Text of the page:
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MedTerms
Word of the Day

Chapped lips: Dry, cracked or sore lips, usually in cold, windy, dry weather and less often in warm weather. Sun exposure can contribute to chapping of the lips. Licking or biting the lips is often a contributing factor.

The lips are more sensitive to chapping than the skin. Unlike the skin, the lips do not produce oils to protect them against drying.

To treat chapped lips, use a good lip emollient, ideally one containing a sunscreen. If you don't have a lip emollient use lipstick. And, if you don't have a lip emollient or lipstick around, rub your finger over the side of your nose and then wipe the oil on your lips. In winter and at elevated altitudes, drink lots of fluid.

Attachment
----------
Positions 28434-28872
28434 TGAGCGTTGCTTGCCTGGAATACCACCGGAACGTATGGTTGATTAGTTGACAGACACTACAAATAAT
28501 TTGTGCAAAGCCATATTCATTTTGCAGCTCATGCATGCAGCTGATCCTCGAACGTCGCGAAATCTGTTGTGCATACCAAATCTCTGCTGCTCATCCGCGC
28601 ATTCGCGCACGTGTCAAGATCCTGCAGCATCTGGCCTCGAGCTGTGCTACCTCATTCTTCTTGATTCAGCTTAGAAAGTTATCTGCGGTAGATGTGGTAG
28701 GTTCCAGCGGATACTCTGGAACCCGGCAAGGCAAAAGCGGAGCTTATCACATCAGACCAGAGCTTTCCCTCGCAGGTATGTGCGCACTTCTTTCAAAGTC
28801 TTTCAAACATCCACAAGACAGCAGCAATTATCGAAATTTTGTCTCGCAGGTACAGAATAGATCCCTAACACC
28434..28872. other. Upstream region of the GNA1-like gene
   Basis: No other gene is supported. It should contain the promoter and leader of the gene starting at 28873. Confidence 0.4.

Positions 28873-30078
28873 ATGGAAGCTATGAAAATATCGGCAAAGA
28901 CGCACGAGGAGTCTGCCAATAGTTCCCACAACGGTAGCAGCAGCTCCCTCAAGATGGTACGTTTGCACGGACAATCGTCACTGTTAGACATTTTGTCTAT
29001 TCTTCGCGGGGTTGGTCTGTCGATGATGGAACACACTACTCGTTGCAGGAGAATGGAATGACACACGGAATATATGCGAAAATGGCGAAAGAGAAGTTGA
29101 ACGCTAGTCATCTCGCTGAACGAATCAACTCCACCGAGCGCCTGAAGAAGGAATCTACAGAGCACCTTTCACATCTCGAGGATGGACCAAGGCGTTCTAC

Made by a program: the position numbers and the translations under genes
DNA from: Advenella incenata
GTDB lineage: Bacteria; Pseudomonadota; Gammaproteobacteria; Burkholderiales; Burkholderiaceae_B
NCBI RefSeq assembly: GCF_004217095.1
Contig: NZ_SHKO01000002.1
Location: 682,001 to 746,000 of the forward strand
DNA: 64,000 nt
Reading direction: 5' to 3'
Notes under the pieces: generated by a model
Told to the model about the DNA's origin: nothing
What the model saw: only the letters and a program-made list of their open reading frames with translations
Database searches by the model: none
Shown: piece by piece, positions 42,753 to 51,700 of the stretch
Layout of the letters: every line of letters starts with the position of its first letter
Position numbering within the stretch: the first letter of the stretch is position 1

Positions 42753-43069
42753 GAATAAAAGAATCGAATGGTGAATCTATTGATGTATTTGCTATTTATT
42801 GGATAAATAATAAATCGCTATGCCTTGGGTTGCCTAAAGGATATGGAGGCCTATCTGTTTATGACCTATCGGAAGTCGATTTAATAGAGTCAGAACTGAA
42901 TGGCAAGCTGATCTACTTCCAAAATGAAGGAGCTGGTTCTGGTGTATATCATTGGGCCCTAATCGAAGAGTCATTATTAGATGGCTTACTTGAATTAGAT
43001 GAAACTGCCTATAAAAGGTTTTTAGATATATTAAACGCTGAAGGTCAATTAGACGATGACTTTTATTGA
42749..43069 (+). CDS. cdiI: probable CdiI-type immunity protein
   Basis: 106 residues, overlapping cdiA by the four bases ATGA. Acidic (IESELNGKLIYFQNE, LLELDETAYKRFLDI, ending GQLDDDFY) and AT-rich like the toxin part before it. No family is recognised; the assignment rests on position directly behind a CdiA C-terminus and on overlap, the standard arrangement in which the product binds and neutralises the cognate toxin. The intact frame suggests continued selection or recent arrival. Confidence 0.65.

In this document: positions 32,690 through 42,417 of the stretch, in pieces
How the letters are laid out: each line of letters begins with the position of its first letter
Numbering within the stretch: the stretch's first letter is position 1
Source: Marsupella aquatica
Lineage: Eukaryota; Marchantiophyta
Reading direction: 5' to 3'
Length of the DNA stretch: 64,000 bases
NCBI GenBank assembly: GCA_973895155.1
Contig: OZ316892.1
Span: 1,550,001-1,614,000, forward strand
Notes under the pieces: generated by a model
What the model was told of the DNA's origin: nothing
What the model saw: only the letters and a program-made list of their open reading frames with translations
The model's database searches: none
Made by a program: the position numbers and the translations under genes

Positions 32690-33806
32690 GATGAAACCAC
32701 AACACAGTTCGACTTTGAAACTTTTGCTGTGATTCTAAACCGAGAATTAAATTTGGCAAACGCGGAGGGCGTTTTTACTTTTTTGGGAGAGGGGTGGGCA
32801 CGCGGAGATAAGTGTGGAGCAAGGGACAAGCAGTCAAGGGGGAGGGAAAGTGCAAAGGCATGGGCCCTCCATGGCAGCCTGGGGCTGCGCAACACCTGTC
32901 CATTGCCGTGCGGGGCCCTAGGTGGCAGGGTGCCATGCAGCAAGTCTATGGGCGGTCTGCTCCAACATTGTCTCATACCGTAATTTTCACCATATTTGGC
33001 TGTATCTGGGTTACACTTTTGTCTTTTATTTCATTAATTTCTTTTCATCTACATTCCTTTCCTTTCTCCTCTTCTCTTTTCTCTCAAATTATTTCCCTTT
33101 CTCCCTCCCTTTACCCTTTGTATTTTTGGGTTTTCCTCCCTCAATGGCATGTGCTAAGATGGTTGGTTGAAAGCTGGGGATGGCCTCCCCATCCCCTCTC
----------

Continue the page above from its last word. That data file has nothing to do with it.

Some steps to prevent chapped lips are to:

  • Do not lick or bite the lips.
  • Use a lip emollient or lipstick on the lips before going outside. Reapply it several times while outside.
  • Use a lip emollient that has a sunscreen in it when going outside during the day.
  • Avoid a flavored lip balm. The flavor can tempt the user (children included) to lick it.
  • In bitter or blustery cold weather, cover the lips with a scarf or a ski mask.
  • Stay well hydrated by drinking lots of fluid.
  • Use a humidifier at home and, if possible, at work during the winter months.

The word "chapped" meaning "fissured or cracked" dates to the 14th century. "Chapped" can also apply to the parched ground in summer and hands in winter.



MedTerms (TM) is the Medical Dictionary of MedicineNet.com.
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